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Lofton to be inducted into Indians Hall of Fame

By sstorm Published: January 27, 2010

Former Tribe outfielder Kenny Lofton enjoyed taking a quick ride down memory lane in sharing his thoughts on various moments and subjects regarding his career in Cleveland after being named a 2010 inductee into the Indians Hall of Fame. For your enjoyment below is an edited version of the teleconference.

* Why do you think fans never forgot you and always welcomed you back?
"I just treated the fans with respect and they did the same for me - it was a mutual thing. "I signed autographs every single day and it's something I enjoyed doing. The fans loved it, I loved it and I just had a good time doing it."

* What was your biggest moment in Cleveland?:
"When we beat Seattle to go the World Series."

* Do you often wonder how for as many good Indians teams you were on how none of them won a World Series?
"Man, yeah, I know. It was just one of those things. I think we had the team and the players to go out there and do it. It was just fate, it just wasn't our time."

* Now that you've now made the Hall of Fame in Cleveland, do you ever think of possibility of making it to Cooperstown?
"It's hard for me to say. I just went out there and did what I had to do on and off the field. Hopefully, that can show people. Now it's up to whoever (to decide)."

* You put up good numbers despite playing in the so called "Steroid Era". Do you think maybe down the road people will pay closer attention to what you were able to do?
"I hope they do because again, I was a guy who never did it, never tried to do it or wanted to do it. But I played against guys who obviously were doing it, so my competition level had to be at a certain level to compete with those guys who were what you call, cheating. So, I was not a cheater, so hopefully they took a look at that and take it into account."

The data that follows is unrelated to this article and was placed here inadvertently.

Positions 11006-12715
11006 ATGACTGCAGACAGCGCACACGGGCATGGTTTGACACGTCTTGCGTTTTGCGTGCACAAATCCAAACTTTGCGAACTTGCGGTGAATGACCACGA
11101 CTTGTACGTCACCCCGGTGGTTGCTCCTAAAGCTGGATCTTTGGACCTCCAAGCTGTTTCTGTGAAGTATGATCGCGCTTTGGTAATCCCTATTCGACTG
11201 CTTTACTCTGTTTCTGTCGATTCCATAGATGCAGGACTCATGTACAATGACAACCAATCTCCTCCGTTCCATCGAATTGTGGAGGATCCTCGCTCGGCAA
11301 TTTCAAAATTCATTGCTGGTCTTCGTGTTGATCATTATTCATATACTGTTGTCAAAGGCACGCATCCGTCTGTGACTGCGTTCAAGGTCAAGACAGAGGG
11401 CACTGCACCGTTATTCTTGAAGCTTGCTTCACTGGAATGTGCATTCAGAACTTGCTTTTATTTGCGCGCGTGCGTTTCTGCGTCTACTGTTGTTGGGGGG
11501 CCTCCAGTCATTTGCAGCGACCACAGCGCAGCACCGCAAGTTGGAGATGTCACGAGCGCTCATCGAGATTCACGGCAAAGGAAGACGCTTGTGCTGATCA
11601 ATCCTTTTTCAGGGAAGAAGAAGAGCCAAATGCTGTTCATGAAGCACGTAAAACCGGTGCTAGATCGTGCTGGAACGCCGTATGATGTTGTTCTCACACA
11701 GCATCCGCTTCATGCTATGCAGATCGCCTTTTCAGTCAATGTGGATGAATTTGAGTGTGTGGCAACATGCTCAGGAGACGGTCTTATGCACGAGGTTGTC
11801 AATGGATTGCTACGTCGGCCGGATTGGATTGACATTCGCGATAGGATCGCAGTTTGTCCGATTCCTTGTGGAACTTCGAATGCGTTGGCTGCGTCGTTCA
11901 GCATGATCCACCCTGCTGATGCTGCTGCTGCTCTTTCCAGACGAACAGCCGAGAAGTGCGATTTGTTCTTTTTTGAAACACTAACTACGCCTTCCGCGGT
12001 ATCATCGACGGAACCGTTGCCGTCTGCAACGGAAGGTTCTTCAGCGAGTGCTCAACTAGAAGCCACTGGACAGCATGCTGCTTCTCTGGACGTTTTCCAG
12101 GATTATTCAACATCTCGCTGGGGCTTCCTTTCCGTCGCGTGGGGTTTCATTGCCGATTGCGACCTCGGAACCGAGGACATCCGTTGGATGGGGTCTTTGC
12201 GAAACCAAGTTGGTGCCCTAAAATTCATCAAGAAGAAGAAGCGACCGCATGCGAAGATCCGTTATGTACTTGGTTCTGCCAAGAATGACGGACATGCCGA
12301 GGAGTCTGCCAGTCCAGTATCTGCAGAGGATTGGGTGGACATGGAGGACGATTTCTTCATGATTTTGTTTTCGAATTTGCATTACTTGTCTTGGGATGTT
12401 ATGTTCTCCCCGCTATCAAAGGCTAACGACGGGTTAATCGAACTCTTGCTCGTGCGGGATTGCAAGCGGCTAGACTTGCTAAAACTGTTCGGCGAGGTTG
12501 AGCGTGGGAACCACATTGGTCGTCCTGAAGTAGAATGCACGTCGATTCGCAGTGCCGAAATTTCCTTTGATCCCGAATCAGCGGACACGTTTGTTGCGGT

* How many times did you want to scream knowing some of these guys were doing it, but you were trying to do it the right way?
"Constantly. But I did it the right way and always felt like the good guys always lose. I always felt that way in that situation, so I just sat back and kept doing what I was doing. You always say, things are going to come out in the light sooner or later - and that's what happened."

* What are you up to these days?
"I have a production company out in L.A. trying to do some TV and film. We're looking for some investors to do some of the movies I have going on right now."

* Do you remember the amazing catch you made that robbed Baltimore's B.J. Surhoff of a home run at Jacobs Field Aug. 4, 1996?
"Like it was yesterday. It was one of my most famous and memorable catches. The funniest part was looking at the guys in the bullpen when I reached over the b ullpen and caught the ball. I looked down at those guys and they were going crazy. I'll never forget it."

* Talk about Game Six of the ALCS in 1995 in Seattle when you scored from second base (on a passed ball) and how big that play turned out to be.
"I didn't know how big it was going to turn out. It was just me being aggressive on the basepaths when I saw the opportunity to use my speed. I looked at Randy Johnson and he had his back turned and everyone was kind of lolly gagging towards the ball so I just kept going."

*Who were some of the guys you looked up to coming up through the big leagues?
"One guy that really stood out was Kirby Puckett. Just the excitement he had and the way he always had a good time playing, although he played the game hard."

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